Portland Public Library may add 'portable library' service

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PORTLAND — After a random telephone survey of 400 Portland residents, the Portland Public Library has decided to move forward with plans for a “portable library” to service areas of the city that do not have library branches.

“What the survey told us, what we already know, is that spaces matter,” library Executive Director Steve Podgajny said.

The survey was conducted the Portland Research Group and was funded by a grant from the Davis Family Foundation.

Podgajny said the survey respondents indicated physical library buildings are important, something that became clear when the library considered closing branches in the Riverton, Reiche and East End neighborhoods. While the communities protested the closures, only the Riverton branch was spared.

But a new plan has emerged to not only resume, but expand services to areas of the city far away from the newly renovated main library branch on Congress Street near Monument Square.

“The understandable first response to think of a portable library is as a bookmobile,” Podgajny said.

But the proposed portable library would be more than that.

Podgajny said the library would probably purchase a van and equip it with wireless technology and computers, enabling the mobile unit to provide digital library services and a wide variety of educational services to people who are unable to travel to the main branch.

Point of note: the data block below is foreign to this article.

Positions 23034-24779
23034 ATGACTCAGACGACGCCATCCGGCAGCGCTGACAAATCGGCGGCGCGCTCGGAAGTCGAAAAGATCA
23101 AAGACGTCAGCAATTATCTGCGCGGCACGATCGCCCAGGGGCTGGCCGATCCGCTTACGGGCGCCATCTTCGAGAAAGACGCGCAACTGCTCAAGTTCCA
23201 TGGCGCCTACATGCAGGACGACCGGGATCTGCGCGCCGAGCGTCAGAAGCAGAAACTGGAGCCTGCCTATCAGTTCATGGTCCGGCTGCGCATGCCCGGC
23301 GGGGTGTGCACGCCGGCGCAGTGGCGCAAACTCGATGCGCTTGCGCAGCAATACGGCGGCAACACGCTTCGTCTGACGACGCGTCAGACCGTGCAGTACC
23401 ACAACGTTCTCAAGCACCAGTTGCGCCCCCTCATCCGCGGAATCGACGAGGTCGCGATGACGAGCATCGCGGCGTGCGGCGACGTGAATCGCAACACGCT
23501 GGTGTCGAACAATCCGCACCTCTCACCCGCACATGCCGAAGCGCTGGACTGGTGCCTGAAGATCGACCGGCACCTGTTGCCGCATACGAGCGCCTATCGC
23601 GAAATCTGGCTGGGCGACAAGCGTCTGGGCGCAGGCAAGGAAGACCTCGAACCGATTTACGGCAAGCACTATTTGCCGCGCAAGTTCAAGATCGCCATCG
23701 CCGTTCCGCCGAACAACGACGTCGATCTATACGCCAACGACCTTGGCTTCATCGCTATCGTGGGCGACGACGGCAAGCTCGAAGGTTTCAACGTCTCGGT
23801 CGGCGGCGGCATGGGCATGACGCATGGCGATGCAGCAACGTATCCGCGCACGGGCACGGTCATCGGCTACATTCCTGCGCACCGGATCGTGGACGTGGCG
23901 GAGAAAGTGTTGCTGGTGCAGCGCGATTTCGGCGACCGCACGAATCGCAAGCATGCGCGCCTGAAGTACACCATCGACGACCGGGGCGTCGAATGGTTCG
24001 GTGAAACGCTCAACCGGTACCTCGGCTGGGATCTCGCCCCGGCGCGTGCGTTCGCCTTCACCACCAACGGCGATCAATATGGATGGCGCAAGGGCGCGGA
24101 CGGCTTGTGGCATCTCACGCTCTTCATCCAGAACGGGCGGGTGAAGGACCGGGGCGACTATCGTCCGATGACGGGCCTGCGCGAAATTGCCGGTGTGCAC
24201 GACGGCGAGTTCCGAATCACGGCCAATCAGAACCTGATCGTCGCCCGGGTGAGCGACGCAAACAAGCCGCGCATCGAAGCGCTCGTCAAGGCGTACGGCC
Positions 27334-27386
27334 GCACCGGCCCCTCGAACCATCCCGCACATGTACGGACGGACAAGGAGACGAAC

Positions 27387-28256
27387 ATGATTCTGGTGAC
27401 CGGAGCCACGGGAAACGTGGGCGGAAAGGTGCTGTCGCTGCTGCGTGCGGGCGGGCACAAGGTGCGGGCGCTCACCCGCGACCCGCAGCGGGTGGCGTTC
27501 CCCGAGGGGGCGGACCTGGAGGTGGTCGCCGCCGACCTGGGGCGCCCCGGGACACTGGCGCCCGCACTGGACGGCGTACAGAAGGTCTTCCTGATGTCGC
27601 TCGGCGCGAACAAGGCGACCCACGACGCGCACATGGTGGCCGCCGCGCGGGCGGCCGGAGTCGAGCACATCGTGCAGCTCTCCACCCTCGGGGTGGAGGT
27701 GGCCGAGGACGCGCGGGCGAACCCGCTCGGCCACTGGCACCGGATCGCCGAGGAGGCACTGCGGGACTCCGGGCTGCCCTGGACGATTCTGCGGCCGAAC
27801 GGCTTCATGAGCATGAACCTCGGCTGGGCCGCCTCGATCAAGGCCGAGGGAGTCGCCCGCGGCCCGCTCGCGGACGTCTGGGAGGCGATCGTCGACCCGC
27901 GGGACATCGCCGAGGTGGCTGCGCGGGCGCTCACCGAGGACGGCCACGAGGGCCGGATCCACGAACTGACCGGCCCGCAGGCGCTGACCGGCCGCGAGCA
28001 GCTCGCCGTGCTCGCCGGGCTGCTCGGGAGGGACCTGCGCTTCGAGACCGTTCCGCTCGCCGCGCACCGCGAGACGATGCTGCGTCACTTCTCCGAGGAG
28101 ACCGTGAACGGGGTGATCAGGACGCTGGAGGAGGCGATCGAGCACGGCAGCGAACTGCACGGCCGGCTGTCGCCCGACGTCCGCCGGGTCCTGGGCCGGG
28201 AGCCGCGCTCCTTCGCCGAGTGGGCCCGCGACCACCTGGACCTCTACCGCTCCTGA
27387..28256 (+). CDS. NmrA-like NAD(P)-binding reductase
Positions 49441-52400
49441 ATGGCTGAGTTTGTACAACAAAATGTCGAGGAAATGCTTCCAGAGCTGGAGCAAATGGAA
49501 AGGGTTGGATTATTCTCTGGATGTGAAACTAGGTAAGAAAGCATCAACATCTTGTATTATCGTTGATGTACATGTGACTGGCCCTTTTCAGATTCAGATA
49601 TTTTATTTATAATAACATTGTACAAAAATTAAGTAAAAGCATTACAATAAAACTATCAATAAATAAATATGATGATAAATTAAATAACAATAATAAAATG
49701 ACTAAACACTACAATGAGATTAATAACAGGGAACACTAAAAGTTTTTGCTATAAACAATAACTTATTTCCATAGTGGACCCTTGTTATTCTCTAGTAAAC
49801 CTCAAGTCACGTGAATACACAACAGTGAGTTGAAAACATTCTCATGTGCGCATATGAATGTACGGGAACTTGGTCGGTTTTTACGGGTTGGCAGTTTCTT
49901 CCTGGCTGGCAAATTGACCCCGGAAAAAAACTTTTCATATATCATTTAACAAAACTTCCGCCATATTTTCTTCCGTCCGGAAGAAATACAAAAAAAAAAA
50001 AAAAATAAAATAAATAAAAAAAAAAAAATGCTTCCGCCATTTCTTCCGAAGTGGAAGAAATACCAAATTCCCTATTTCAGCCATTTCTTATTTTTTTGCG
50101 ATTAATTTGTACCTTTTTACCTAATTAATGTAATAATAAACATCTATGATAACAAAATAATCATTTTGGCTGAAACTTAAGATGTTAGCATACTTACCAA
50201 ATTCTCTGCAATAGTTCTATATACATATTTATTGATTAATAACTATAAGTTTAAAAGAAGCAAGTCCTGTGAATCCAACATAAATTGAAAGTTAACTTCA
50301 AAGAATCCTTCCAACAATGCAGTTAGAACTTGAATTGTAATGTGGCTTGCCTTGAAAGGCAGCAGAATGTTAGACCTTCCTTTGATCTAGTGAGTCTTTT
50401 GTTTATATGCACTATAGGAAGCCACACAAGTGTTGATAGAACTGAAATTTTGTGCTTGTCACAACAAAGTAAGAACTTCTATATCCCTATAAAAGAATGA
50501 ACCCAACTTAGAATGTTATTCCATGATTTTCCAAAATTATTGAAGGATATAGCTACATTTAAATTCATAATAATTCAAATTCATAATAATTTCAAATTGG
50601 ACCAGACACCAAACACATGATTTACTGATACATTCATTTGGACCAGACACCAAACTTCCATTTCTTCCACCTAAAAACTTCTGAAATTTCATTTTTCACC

“It’s not just showing up as a bookmobile,” he said. “It’s also delivering programs.”

The library now offers some off-site programs at elderly housing centers in the city. Podgajny said the portable library would allow expansion of those services to other neighborhoods and at special events.

“We have tons of public programming,” he said. “What we don’t have is a consistent, integrated program that goes on a set schedule and really brings the library to the people.”

Podgajny said the portable library is still in its earliest planning stages, and that building the staff infrastructure to provide the service would be one of the first steps. He said the library would likely be working with the City of Readers citizen group, which promotes reading.

With the increasing popularity of ebooks and the increase in digital media availability, libraries have been evolving to meet the changing needs of the public, Podgajny said. Yet, despite that trend, book-borrowing is still the primary use of the library, the study found.

The library loaned 500,000 print items last year, Podgajny said.

“Books remain important to people,” he said. “It’s very clear, though, even to casual users, that the ebook is growing.”

The library will continue to expand ebook services, and consider adding new technology, like online streaming audio-book services.

“I think libraries are key to participation in digital reading for a lot of members of the public,” Podgajny said. “We don’t just provide product, we’re ambassadors for that material.”

Emily Parkhurst can be reached at 781-3661 ext. 125 or [email protected]. Follow her on Twitter: @emilyparkhurst.